Montgomery to Maharishi: Thanks but no thanks

Planning Board panel meditates only briefly before rejecting request to build Global Country of World Peace facility on Cherry Valley Road.

Princeton Packet/December 5, 2006
By Jake Uitti

Montgomery — Representatives of Global Country of World Peace — an organization started by Maharishi Mahesh Yogi, founder of Transcendental Meditation, a movement that advocates world peace through meditation in schools, vedic architecture and herbal remedies — came before the Montgomery Township Master Plan Committee on Monday with a request to open a facility off Cherry Valley Road.

Montgomery officials said thanks, but no thanks.

The township's Master Plan Committee unanimously found that the request violates both the township's zoning and its Master Plan.

"It is an institutional use in a residential zone," said Steven Sacks-Wilner, chairman of the Master Plan Committee. "And not just any residential zone — it is an environmentally sensitive, very preserved, important part of the town and it's our edge with Princeton."

The location of the proposed College of Vedic Medicine is a 60-acre tract at the corner of Cherry Valley and Mountain View roads.

The practice of Vedic medicine espouses therapeutic measures relating to physical, mental, social and spiritual harmony. Former students of the Maharishi include the Beatles, the Beach Boys and Clint Eastwood.

The proposed development was for a college-like facility with students focusing on transcendental meditation, massage therapy and preventative healing, among other techniques.

Officials from the organization said the facility would be a research university for students to meditate, explore the human consciousness and apply their findings from the meditation to research to better the world.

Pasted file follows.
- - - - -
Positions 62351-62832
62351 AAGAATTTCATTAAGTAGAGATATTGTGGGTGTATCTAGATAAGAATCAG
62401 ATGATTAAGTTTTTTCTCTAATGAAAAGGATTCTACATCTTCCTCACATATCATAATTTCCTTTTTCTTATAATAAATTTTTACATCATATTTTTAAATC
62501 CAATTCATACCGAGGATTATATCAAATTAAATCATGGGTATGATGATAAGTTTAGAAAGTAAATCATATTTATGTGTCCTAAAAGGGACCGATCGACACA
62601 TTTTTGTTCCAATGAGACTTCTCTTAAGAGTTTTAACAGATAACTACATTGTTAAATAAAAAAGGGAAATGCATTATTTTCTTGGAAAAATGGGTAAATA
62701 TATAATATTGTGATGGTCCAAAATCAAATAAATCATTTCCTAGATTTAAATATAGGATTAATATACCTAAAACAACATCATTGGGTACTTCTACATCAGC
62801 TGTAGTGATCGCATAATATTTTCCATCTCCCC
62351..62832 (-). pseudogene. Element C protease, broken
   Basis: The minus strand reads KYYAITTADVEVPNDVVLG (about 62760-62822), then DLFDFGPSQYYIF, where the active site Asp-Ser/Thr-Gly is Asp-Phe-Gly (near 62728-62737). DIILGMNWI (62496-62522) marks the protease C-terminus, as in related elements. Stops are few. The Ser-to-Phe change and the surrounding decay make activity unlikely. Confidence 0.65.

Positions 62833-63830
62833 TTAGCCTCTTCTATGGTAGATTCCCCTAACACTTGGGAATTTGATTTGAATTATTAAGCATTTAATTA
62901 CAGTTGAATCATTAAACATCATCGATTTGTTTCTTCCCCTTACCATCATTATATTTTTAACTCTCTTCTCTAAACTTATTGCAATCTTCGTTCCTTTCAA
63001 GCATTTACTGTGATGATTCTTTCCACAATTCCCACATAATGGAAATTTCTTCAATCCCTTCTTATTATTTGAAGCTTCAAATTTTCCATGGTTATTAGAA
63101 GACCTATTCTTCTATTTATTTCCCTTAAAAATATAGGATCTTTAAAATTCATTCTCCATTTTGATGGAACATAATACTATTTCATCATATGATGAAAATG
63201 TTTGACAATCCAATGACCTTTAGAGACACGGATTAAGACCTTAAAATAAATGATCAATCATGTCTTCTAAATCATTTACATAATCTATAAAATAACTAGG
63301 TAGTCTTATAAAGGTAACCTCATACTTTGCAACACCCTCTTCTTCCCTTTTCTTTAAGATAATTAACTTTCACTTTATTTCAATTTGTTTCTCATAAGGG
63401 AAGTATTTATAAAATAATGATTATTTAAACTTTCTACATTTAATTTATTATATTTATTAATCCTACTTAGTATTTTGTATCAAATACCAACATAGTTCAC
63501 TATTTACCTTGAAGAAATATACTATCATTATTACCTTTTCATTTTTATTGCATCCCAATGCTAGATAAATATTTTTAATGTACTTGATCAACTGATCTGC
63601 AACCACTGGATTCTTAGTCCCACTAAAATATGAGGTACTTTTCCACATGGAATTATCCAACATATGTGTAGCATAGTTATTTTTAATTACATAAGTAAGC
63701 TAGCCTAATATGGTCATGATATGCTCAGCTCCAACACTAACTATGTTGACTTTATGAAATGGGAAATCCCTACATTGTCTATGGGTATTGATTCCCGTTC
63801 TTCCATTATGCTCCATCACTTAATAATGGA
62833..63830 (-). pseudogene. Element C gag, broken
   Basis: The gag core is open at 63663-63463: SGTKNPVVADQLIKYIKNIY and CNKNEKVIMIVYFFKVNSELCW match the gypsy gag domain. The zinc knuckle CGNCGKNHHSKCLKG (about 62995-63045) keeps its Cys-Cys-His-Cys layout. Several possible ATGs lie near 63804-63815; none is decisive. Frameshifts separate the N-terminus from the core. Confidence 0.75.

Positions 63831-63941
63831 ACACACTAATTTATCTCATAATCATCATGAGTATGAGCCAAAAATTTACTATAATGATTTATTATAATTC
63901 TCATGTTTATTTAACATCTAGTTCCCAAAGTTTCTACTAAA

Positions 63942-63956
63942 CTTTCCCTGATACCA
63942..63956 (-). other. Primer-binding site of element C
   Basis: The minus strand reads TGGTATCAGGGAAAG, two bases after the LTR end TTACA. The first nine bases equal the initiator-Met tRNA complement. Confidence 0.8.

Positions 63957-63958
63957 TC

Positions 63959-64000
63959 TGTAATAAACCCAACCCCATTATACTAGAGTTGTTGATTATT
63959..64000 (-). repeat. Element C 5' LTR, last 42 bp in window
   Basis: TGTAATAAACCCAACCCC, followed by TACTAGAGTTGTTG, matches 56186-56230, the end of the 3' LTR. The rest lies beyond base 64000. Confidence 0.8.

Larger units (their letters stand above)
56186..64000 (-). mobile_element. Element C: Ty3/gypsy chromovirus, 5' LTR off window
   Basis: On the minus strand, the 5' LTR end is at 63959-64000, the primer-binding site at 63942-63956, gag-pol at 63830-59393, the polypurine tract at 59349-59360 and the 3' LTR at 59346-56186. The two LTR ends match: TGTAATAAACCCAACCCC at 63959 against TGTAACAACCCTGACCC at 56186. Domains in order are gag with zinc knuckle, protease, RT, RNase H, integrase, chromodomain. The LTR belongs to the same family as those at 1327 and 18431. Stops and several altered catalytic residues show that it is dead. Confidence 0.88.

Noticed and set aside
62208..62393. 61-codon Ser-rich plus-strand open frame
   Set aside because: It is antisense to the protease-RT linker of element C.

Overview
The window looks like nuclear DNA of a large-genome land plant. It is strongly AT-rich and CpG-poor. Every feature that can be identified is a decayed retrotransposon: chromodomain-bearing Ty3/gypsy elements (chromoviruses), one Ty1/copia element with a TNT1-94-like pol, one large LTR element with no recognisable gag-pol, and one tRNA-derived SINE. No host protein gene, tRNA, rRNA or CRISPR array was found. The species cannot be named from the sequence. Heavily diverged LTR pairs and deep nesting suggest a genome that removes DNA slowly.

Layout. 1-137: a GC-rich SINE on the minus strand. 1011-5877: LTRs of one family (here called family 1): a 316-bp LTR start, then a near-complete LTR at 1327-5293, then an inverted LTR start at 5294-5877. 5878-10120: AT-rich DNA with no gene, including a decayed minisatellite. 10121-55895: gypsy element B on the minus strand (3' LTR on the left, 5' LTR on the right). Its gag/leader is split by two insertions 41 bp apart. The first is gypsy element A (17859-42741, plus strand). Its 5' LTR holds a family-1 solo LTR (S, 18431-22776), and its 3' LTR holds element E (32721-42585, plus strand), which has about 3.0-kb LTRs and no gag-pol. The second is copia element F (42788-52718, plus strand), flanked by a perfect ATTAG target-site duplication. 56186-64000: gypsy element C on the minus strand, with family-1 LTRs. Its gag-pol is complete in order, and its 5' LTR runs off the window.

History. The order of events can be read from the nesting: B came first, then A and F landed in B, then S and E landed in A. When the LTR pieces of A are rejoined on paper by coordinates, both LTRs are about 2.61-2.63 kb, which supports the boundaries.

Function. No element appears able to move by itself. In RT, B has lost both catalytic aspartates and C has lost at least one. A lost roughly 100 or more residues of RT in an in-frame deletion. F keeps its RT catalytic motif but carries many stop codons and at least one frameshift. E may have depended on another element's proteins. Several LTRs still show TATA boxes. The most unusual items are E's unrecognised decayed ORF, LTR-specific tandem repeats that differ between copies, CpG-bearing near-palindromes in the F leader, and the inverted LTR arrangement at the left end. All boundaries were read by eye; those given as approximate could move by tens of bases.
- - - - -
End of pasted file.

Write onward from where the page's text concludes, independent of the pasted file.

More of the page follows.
The facility would include a spa, an administration building, parking lots, classroom facilities and housing and dining.

Although the site would be used as an "educational facility," said Paul Potter, regional director for the New York-based group, it would not be the type of college with loud parties and other aspects of college life that often come to mind. Instead, it would be mostly older people meditating, he said.

Officials from Global Country of World Peace said they liked the site off Cherry Valley Road because it was quiet, peaceful and embedded in nature.

They said they were seeking a site in the Princeton area because it would connect with Albert Einstein's idea of "unified field" — or an attempt to unify the world's fundamental forces and interactions.

"It would be a very powerful influence of peace to the whole world," said Mr. Potter. "We are here to offer that opportunity."

The proposed site includes wetlands and stream corridors, Mr. Sacks-Wilner said, and it is an area of the township with unpaved roads and extensive open-space holdings.

Mayor Louise Wilson said she encouraged the organization to look at other parts of the township that were not zoned residential that may be more suitable.

Officials from Global Country of World Peace can make an application before the township's Zoning Board of Adjustment if they wish to request permission to build on the site, or they can go to the Township Committee and request a zoning change.

They can seek zoning variances based on special reasons, township Planner Richard Coppola said, but they would have to demonstrate that their application does not violate township zoning or the Master Plan.

Global Country of World Peace officials would have to demonstrate that the tract is particularly well suited for what they want to do, more so than other tracts, and that the proposed facility does not have any adverse impact on the public good, and that it is compatible with zoning and the Master Plan.

Dozens of Montgomery residents came to Monday's meeting and expressed concern about the proposed facility, claiming it would take up too much land and, as a nonprofit organization, would not pay property taxes.

Global Country of World Peace also recently met with Princeton officials to informally talk about a location on Bunn Drive in Princeton Township for an 18-acre facility between Poor Farm Road and Herrontown Woods.

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